A vast array of technologies and trends are transforming online marketing. Because it’s hard to wade through the changes, we’ve whittled them down to six that are significant.
The death of the click through—maybe for real this time. Advertisers and publishers have been predicting—and hoping for—the death of the click-through rate for years, complaining it’s a highly inefficient way to measure an ad’s success, especially for brand advertising. Click throughs aren’t dead yet, but efforts like startup Moat’s “Kill the Click” campaign , which focuses on time spent mousing over an ad rather than clicking, should help dig its grave.
The merging of mobile and desktop. The dividing line between mobile devices (especially tablets) and desktop/laptop computers seems to be blurring. Apple, for example, has been incorporating features from its smartphones into its desktop operating system, and Jefferies & Co. predicted recently that Apple’s two systems—OSX and iOS—will merge completely. Meanwhile, ad servers like Google’s DoubleClick are trying to integrate their desktop and mobile offerings.
The persistence of supercookies. Researchers have found that major websites—specifically Hulu and MSN.com—have been following visitors with a file called a “supercookie,” which continues its tracking even after users delete it in their Web browsers. Not surprisingly, this doesn’t go over well with consumers. When called out, Microsoft and Hulu apologized and claimed to stop the practice. Don’t look for them to disappear completely, though—supercookies are legal.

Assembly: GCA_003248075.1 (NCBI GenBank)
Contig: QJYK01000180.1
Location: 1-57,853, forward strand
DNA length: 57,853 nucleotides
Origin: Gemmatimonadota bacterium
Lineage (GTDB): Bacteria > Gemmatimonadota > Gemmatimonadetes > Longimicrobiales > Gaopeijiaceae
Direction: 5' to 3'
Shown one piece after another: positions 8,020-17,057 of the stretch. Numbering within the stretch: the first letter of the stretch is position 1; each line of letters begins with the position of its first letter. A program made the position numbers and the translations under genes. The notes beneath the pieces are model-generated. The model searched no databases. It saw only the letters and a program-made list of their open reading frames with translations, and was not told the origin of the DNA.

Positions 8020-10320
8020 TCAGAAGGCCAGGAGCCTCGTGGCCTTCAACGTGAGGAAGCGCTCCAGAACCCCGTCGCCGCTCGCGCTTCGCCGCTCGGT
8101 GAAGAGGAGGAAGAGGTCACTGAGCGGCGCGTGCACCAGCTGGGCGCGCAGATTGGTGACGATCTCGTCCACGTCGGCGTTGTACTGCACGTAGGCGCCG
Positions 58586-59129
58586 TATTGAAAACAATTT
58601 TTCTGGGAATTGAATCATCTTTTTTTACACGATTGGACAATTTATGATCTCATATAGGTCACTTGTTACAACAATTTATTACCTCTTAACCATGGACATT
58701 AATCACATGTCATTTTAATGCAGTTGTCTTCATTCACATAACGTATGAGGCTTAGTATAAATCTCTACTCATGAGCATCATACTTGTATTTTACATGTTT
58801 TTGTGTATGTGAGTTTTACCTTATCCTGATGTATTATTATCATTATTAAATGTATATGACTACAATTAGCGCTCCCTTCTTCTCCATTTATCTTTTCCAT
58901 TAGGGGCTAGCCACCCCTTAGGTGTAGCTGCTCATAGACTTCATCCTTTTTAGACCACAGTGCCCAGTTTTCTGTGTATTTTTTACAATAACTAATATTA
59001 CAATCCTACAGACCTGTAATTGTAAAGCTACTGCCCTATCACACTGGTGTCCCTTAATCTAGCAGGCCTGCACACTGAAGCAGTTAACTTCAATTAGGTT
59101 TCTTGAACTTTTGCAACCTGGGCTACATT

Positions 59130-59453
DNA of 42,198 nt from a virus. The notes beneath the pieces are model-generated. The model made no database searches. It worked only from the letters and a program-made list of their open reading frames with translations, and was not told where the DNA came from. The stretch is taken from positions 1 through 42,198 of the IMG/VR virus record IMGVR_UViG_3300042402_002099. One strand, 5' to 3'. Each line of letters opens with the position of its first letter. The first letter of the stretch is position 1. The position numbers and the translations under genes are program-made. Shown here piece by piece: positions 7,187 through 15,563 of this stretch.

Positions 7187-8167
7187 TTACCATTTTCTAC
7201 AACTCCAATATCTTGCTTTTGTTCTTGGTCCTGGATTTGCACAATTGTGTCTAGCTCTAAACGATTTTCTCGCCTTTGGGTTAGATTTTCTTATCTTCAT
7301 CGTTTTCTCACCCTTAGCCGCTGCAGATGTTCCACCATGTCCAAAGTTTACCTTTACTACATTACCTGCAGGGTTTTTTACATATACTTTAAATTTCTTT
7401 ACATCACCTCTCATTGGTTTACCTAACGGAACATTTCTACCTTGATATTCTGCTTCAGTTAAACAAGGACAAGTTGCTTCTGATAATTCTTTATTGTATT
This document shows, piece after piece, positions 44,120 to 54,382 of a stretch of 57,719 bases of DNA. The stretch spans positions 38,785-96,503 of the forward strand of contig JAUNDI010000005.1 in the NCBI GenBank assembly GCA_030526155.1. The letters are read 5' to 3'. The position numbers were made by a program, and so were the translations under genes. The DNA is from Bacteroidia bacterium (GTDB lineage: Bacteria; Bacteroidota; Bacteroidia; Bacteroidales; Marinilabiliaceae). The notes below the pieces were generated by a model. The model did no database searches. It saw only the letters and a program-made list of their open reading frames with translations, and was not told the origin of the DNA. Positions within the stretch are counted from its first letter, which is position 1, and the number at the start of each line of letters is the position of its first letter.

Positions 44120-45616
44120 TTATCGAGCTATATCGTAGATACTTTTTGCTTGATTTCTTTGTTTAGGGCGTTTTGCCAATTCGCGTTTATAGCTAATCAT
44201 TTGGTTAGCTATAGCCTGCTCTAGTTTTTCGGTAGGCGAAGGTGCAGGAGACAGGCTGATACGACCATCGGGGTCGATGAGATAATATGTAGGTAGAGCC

The beginnings of ad-tech consolidation. Earlier this year, Andrew Bloom, vice president of business development at MediaMind, said, “The notion of consolidation is a wet dream for people in the industry.” And the dream may have started, sparked in part by Google’s acquisition in June of AdMeld. The latest deal came in September, when ContextWeb and Datran Media merged to create PulsePoint, which promises an easier way to create cross-channel campaigns.
The rise of HTML5. Once a dominant format on the Web, Adobe’s Flash has struggled to stay relevant, especially after Apple declined to support the format on the iPhone and iPad. Publishers and advertisers have shifted their attention to the newer, more mobile-compatible technology, HTML5. Even Adobe, which continues to defend Flash’s usefulness for games and other applications, has announced a separate product to help designers build ads in HTML5.
The value of specialized content. According to ad intelligence company SQAD, the CPMs paid for display ads held relatively steady over the past year, but things get more complicated when you compare different categories. Entertainment and finance sites saw their average CPMs increase by 50 cents or more, while automotive, lifestyle, and home/fashion sites went down by at least the same margin. SQAD’s conclusion? Specialized content still makes money.